|Year : 2014 | Volume
| Issue : 4 | Page : 494-495
An unusual cause of optic atrophy in a child
Nishant Kumar, Anirudh Singh, Rohit Saxena, Vimla Menon, Sanjay Sharma
Rajendra Prasad Centre for Ophthalmic Sciences, All India Institute of Medical Sciences , New Delhi, India
|Date of Submission||09-Dec-2012|
|Date of Acceptance||26-Mar-2013|
|Date of Web Publication||8-May-2014|
Room No. 53, Rajendra Prasad Centre for Ophthalmic Sciences, All India Institute of Medical Sciences (AIIMS), New Delhi - 110 029
Source of Support: None, Conflict of Interest: None
A 13-year-old child presenting with gross visual impairment was diagnosed as a case of optic atrophy. However, radiological investigations revealed osteopetrosis, which, though rare, can result in optic atrophy. The aim of this case report is to highlight this possibility while evaluating cases of optic atrophy in young patients.
Keywords: Optic atrophy, osteopetrosis
|How to cite this article:|
Kumar N, Singh A, Saxena R, Menon V, Sharma S. An unusual cause of optic atrophy in a child. Indian J Ophthalmol 2014;62:494-5
|How to cite this URL:|
Kumar N, Singh A, Saxena R, Menon V, Sharma S. An unusual cause of optic atrophy in a child. Indian J Ophthalmol [serial online] 2014 [cited 2020 May 27];62:494-5. Available from: http://www.ijo.in/text.asp?2014/62/4/494/132111
Osteopetrosis can cause optic nerve compression in the bony optic canal and lead to optic atrophy. Timely awareness about the condition could possibly guide the clinician to measures related to prevention of optic atrophy.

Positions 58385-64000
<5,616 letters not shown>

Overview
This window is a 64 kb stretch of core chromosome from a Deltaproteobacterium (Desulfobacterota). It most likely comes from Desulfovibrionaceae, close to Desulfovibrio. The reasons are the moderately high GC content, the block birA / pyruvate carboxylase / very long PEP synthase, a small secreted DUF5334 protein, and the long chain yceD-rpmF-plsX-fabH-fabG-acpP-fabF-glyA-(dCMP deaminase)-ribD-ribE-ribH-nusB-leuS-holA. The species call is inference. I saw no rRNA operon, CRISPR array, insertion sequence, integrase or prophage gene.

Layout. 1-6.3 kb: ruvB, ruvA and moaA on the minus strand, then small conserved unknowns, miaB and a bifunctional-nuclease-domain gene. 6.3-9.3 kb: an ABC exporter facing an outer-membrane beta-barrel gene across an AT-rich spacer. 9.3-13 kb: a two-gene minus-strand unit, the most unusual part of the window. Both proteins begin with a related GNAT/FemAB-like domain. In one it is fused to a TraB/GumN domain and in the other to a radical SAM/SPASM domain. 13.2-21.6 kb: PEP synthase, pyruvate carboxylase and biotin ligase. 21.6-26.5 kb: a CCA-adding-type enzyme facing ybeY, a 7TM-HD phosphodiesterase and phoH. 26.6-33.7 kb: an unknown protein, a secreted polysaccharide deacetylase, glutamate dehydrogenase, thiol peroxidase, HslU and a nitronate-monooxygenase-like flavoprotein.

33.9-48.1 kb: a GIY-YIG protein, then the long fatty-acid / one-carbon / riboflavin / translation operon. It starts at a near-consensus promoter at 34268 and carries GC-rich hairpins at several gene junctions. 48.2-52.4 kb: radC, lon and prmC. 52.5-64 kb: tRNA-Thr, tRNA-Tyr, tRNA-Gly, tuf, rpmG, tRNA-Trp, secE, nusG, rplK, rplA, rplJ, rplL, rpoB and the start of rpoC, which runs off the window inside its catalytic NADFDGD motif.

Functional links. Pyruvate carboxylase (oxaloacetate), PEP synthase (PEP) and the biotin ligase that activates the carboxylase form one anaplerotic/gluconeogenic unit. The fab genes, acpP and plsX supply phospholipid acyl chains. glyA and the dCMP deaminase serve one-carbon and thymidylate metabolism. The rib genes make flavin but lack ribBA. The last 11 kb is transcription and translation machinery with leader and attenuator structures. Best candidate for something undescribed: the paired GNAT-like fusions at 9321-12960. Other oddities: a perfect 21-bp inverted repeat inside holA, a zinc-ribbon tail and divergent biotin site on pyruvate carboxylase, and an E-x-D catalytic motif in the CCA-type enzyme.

| Case Report|| |
A 13-year-old male child presented at this tertiary care center with gradual onset loss of vision over a period of 3 years. There was no history of pain, redness, watering, floaters, photopsia, ocular or head trauma, prior ocular surgery, systemic illness/chronic drug therapy, headache, vomiting, or seizures. There was history of frequent fractures in the past with minimal trauma (right clavicle and right arm). There was no history of similar ocular/visual problems in the family. However, there was history of multiple fractures with trivial trauma in elder brother. On examination, the child was fairly built and moderately nourished. Pectus excavatum was present. There was no hepatosplenomegaly. He was evaluated for hearing loss by ENT specialist and found normal. His vision in RE was 20/120 improving to 20/60 and in LE counting finger at 4 feet improving to 20/200 with RAPD in LE. On fundus examination, optic discs were normal in size, circular, and pale with distinct margin. On confrontation test, there was constriction of fields in both eyes. Colour vision (Ishihara chart) and contrast sensitivity (Pelli Robson's chart) were reduced in both eyes. VER (flash) in RE showed 4 μV (amplitude), 114 ms (latency), and in LE was 2 μV, 144 ms. Pattern VER in RE showed 3 μV, 134 ms, while in LE there was an extinguished response. His hematological parameters were normal. Based on the above findings, a clinical diagnosis of primary optic atrophy was made keeping a differential diagnosis of compressive optic neuropathy, hereditary optic atrophy, toxic, and nutritional optic neuropathy.